Submitted by I am Me (not verified) on
A local professor of psychology? ...the professor said “I don’t know if these metal boxes are something to worry about or not.” This is the most ridiculous part of the whole story. I am not a scientist but if I were in Stonefield Beach I would have gotten out of my house and TV and went to see what these things were, and I would have kept my mouth shut until I had at least tried to find answers to the following questions instead of making snide remarks about my fellow townspeople. How many boxes? Where are they located in relationship to low tide/high tide, other points of land and each other? What are boxes made of? Are they smooth, rough, irregular, straight sided? Do they appear hollow or solid? Do they have any markings? Can they be scratched with a diamond ring? What are the exact dimensions? Has anyone attempted to excavate one to find out depth? Has the military or any REAL scientist investigated them?

Submitted by Anonymous (not verified) on
If the Military is not already there, trying to take them, hide them from the public, we know who put he boxes there.

Submitted by Anonymous (not verified) on
If the boxes where no threat to the military-or of no concern ....then the sounds emanating from them may be similar to the sounds that emanate from the "crowd-control" devices the military now has...again just a theory...but your comment makes sense...why is the military not all over these things?

Submitted by Jim643 (not verified) on
I agree, if the military hasn't thrown a tarp over these things and barricaded the area from public, then I would be suspect of who put em there ... basic procedures taught to firemen in the early 80's here in the US dictate actions for local authorities should some physical ET something land ... they had rules in print even as others denied existance of such things

Submitted by Jim Deardorff (not verified) on
The mainstream media ought to be all over this story. To think that large, metallic appearing boxes firmly implanted into the sand at or near sea level have appeared overnight, along the Oregon coast and perhaps the entire west coast, deserves full news coverage and investigation. The above questions by "I am Me" are very appropriate. Evidently, the psychology professor has lost his sense of curiosity, if he ever had one. We should also consider the question: How could any private, state or federal agency have implanted such boxes along the coast apparently overnight and without detection, unless the agency involved UFOs that were detected or allowed themselves to be detected? If one or more helicopters had been involved, dropping them into the wet sand, their noise would have attracted a lot of attention. And for what purpose -- just to attract the barking of dogs? Apparently it's another of those instances for which "science" cannot give a rational explanation, and so the news media shy away from it, especially if the phenomenon seems to have UFO connections. The crop-circle phenomenon is one such phenomenon, for which hoaxers' belated attempts to account for it have fallen far short, while UFO connections have been witnessed in a considerable number of cases. The recent loud, strange noises coming from the sky or from all around, and heard over large areas at many different locations world wide, is another instance; its UFO connection/source has been known to cetain investigators for years. Certainly one or more of the metallic boxes are being examined by some branch of the military, so we're not likely to hear about the results from them. As a PhD scientist and Fellow of the AAAS, I trust my own interpretation of this new phenomenon far more than what the psychology professor has offered, thanks to my having investigated the UFO phenomenon the past 30 years.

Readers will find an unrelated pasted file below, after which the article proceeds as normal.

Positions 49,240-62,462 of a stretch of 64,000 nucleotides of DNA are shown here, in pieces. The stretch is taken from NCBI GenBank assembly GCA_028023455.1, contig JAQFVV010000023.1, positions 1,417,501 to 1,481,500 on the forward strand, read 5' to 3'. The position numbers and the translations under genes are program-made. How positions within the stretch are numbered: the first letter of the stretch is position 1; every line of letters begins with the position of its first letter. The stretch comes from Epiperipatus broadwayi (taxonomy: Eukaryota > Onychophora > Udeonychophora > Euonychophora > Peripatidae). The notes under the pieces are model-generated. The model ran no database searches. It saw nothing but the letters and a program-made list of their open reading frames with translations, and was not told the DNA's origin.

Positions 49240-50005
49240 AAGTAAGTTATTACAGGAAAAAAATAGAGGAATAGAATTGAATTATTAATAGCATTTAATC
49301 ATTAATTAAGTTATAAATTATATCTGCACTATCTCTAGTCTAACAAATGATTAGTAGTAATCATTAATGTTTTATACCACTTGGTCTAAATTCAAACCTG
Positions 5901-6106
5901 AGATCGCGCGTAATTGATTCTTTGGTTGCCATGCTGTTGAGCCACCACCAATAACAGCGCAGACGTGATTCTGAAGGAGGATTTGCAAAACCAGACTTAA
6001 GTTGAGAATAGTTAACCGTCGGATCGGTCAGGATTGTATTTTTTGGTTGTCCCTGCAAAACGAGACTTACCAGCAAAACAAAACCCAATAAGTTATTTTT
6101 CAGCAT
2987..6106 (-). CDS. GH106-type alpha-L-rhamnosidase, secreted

Submitted by terrythecensor (not verified) on
We haven't seen anything to confirm these events are even happening. It's a little premature to launch into conspiracy theory about what the media is not doing and why. You don't know the military is examining these boxes -- you don't even know if these boxes exist or are a fiction. As a PhD scientist and Fellow of the AAAS, you should know better than to proclaim an interpretation before there is evidence.

Submitted by Anonymous (not verified) on
You missed the point of those comments, why press or anyone not check better before printing this poorly made article? So If you print this article without making proper inquiry you will get ufo and strange statements! Pathetic presstitute!

Submitted by Awake & Observant (not verified) on
Anyone w/half a brain knows psychology is a pseudoscience that would never have survived without the big whore Pharma to "legitimize" it with expensive poisonous drugs.

Submitted by Z from BR (not verified) on
I guess you mean psychiatry, no? Psychology don't - and are not alowed to - work with drug based treatments. Well, at least no here in Brazil. Maybe i'm dealing with some language barrier here...